Austin man with epilepsy uses brain implant to help control his seizures

An Austin man with epilepsy says it was a "no-brainer" to undergo a procedure to implant a device in his brain to help control his seizures.

Drew Grace, 29, has had seizures since he was 12, with recurrent seizures affecting his everyday life as a teenager and keeping him from activities he enjoyed like soccer and sleepovers.

After medications followed by resective surgery failed, Grace found himself in the office of Dr. Sami Aboumatar of the Austin Epilepsy Center where he learned about the RNS System.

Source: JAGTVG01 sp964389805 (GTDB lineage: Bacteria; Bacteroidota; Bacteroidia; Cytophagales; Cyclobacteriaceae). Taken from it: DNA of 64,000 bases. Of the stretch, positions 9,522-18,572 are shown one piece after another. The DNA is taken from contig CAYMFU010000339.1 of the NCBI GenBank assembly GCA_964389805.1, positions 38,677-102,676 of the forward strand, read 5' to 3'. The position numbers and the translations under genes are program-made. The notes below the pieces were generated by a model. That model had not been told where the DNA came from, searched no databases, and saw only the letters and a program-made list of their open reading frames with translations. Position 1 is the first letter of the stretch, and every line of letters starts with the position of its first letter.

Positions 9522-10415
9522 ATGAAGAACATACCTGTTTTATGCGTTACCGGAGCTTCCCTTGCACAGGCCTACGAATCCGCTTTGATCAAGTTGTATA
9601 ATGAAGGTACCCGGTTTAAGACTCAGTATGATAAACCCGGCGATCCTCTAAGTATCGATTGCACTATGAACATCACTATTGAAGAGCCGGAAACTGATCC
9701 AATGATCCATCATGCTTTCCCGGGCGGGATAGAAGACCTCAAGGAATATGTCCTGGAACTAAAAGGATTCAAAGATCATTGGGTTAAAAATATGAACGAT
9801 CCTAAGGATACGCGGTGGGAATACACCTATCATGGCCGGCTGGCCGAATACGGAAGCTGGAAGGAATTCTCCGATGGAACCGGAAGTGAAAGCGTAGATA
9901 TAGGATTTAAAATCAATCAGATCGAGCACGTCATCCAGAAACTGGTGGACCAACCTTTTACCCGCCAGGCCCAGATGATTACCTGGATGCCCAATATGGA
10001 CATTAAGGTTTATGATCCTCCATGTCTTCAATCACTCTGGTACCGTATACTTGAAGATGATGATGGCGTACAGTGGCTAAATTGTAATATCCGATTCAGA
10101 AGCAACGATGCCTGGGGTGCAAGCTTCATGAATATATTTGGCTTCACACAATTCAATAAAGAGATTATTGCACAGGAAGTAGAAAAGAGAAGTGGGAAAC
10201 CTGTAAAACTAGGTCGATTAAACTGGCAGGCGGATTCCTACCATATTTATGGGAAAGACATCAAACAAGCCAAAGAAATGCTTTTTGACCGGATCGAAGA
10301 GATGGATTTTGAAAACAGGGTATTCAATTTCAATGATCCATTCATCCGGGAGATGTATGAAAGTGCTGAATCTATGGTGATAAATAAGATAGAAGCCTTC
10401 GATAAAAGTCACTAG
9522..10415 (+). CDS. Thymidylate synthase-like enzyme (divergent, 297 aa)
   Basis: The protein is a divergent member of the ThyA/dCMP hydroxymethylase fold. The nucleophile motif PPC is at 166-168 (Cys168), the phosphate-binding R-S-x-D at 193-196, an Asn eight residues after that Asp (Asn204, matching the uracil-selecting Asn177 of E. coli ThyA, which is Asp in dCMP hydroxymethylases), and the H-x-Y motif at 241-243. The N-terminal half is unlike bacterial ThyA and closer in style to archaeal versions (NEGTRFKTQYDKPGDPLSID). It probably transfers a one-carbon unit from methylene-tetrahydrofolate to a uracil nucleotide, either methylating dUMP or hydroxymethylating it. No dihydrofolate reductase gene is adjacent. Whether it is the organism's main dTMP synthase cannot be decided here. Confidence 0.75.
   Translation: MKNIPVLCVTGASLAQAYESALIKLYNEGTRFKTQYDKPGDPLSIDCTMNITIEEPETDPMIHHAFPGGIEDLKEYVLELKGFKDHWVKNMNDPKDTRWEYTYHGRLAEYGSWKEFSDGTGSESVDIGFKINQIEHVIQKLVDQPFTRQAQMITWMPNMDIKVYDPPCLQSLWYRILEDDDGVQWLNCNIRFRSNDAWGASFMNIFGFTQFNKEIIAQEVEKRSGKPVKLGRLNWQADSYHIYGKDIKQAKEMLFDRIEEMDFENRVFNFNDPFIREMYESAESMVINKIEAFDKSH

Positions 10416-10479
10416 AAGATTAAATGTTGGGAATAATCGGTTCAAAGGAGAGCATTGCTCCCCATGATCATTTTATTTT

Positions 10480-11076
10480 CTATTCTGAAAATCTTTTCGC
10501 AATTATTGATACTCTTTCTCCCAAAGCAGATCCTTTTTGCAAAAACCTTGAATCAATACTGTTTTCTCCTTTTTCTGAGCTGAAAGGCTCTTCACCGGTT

The RNS System from NeuroPace is an implantable device, similar to a pacemaker, designed to continuously monitor brain activity, detect abnormal patterns and intervene to stop seizures before clinical symptoms appear.

It is the first and only medical device that can monitor and respond to brain activity.

Grace says after years of seizures and surgeries, the decision to go back under the knife for a revolutionary new brain procedure wasn't made lightly. While the healing process took longer than the average patient, Grace says, he did heal and the device worked, shocking his seizures before they shut him down.

For Grace, that means freedom from anxiety and the freedom to drive, but that the biggest relief is being able to show the people he loves that he's going to be okay in real-time.